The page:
Sonnets from the Portuguese

by Elizabeth Barrett Browning

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Last Updated September 5, 2023.

Sonnets from the Portuguese by Elizabeth Barrett Browning is a collection of love sonnets that she wrote over a period of several years. She initially did not want to publish them, but her husband and others encouraged her to because of their obvious merit. Some even compared them to Shakespeare’s sonnets in terms of her skill and mastery of the English language and of metaphor. She decided to publish them under the misleading title Sonnets from the Portuguese to imply external authorship and that she merely acted as translator for the works.

In total, there are forty-four sonnets, and they speak of a deep and boundless love between two individuals. The implication in many of the poems is that neither heaven nor earth can separate the true and transcendent love of these two individuals. The works are rife with religious metaphors and overtones, speaking at length of the Lord speaking to the lovers and the ministering angels watching over them. Browning states in one of the early sonnets that, essentially, if God said they could not be together, the lovers would race toward one another all the faster still, because they can’t bear to be separated.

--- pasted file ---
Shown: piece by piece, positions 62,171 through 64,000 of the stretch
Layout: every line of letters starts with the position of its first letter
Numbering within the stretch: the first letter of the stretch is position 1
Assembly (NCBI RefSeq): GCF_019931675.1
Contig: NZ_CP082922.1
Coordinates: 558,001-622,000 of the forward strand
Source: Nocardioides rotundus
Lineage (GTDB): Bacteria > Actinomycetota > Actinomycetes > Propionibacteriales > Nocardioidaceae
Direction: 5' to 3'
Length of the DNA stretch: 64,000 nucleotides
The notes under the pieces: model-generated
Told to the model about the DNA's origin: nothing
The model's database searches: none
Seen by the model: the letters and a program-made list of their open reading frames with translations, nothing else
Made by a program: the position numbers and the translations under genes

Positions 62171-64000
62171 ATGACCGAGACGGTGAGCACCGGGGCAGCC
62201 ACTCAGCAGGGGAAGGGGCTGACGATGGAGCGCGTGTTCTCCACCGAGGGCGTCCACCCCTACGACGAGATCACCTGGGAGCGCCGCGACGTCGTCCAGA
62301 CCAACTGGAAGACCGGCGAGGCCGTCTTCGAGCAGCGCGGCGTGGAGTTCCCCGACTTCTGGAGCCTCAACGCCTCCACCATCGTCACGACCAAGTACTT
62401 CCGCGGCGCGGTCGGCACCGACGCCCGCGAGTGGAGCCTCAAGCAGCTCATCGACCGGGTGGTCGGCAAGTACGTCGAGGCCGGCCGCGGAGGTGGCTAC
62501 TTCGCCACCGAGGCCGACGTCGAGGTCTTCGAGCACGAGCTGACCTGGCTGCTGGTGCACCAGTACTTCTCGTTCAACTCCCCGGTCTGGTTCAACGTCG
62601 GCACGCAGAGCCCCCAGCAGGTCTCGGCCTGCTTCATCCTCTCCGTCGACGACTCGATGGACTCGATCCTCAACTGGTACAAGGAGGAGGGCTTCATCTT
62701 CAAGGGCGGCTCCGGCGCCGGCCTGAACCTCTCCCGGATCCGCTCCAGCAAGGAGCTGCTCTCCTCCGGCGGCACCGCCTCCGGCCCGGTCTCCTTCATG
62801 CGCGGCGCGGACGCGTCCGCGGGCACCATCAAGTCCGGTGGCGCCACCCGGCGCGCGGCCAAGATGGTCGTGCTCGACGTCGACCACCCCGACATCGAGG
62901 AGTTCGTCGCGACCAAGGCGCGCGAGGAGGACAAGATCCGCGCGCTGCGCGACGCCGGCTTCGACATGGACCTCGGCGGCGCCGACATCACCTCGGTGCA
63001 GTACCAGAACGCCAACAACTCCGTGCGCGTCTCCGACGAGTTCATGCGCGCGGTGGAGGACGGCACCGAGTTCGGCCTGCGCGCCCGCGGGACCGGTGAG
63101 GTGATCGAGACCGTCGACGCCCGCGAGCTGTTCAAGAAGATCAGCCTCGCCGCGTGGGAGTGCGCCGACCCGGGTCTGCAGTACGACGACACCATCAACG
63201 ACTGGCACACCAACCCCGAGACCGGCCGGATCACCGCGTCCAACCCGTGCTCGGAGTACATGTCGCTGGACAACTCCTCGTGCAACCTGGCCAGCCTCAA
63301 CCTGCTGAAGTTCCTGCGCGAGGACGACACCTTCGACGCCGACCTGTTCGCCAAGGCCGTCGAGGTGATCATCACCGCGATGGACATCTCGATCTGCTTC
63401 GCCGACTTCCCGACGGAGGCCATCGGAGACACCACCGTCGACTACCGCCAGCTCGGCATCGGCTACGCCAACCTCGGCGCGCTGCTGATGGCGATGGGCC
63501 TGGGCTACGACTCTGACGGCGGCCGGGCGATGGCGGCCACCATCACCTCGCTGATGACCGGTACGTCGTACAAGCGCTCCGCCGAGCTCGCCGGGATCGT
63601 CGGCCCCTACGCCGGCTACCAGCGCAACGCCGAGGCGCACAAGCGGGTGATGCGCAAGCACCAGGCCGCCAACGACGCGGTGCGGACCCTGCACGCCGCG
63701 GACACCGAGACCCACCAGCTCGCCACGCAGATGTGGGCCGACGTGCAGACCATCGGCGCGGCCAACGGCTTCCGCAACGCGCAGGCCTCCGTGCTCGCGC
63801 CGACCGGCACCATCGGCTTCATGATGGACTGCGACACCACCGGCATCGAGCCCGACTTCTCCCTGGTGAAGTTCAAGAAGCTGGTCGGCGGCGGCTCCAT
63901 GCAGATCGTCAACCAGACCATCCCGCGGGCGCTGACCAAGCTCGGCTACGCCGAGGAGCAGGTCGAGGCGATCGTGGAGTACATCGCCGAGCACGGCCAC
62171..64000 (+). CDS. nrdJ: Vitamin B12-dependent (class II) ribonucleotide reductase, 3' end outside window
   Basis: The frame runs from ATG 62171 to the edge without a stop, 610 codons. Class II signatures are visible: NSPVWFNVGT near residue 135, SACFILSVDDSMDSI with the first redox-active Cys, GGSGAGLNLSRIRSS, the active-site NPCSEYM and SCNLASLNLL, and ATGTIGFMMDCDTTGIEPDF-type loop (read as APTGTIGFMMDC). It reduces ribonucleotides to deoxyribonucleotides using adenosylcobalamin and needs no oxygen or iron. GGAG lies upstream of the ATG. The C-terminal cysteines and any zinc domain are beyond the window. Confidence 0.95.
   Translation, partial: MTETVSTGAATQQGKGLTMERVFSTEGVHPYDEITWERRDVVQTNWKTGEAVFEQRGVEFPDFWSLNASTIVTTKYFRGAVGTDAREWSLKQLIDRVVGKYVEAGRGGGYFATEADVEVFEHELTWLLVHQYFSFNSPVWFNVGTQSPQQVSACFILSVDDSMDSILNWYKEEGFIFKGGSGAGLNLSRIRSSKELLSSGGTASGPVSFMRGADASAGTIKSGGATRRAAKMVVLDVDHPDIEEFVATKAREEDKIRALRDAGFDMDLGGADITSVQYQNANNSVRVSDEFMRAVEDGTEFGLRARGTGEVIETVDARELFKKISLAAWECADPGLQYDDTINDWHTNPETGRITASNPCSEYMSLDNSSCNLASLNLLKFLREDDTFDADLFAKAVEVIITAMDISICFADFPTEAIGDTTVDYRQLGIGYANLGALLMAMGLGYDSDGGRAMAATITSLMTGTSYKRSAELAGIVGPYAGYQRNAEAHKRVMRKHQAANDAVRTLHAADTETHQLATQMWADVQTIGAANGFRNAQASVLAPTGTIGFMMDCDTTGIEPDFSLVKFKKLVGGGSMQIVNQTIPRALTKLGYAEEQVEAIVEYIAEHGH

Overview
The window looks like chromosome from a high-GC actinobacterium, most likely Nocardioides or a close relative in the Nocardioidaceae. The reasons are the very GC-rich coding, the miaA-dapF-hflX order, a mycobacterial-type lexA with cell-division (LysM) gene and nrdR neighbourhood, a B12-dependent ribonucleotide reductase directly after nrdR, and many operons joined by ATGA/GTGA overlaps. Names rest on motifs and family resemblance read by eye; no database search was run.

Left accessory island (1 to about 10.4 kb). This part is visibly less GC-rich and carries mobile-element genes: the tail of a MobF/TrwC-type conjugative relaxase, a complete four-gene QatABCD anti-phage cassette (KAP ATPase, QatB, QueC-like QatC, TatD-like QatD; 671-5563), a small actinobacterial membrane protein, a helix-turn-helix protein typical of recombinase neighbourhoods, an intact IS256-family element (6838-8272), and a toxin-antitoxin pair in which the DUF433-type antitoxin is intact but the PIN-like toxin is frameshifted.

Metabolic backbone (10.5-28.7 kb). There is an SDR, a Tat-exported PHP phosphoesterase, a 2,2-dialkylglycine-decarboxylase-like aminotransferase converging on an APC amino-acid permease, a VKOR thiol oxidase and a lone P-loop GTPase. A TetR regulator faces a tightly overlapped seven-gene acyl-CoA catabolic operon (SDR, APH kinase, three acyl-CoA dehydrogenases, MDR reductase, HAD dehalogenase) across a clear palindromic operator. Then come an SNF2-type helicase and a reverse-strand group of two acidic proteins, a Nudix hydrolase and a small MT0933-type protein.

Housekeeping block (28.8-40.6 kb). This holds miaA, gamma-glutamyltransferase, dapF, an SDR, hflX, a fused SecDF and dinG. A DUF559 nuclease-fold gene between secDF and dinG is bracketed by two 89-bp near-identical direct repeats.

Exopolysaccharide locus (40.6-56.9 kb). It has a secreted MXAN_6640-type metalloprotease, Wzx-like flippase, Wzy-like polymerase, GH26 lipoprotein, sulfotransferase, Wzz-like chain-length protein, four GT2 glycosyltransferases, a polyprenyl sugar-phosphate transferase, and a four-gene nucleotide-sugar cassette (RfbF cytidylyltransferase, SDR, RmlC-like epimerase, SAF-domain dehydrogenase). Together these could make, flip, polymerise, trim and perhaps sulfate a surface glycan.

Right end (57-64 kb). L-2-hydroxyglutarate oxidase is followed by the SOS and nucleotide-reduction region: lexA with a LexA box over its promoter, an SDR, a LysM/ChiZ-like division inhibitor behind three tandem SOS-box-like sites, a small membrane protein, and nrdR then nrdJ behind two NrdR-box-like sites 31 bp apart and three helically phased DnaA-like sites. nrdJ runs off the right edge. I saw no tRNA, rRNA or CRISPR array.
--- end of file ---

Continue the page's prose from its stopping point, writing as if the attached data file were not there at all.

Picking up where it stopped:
The depth of love Browning expresses through her speaker in these sonnets is truly magnificent, because it seems unbound by all physical and earthly restrictions and flies in the face of any action from God. The speaker argues that because of the strength of her passion, it simply wouldn’t be right for her to deny her love to the other party in the sonnets.

In addition to religious symbolism, Browning also employs a mastery of historical knowledge and classics throughout these poems. She makes frequent references to tragic Greek figures of antiquity, like Electra, and often uses them often as foils for the purity of the speaker's love for her lover. This command of language and history helps to make these sonnets some of the greatest in the English language.

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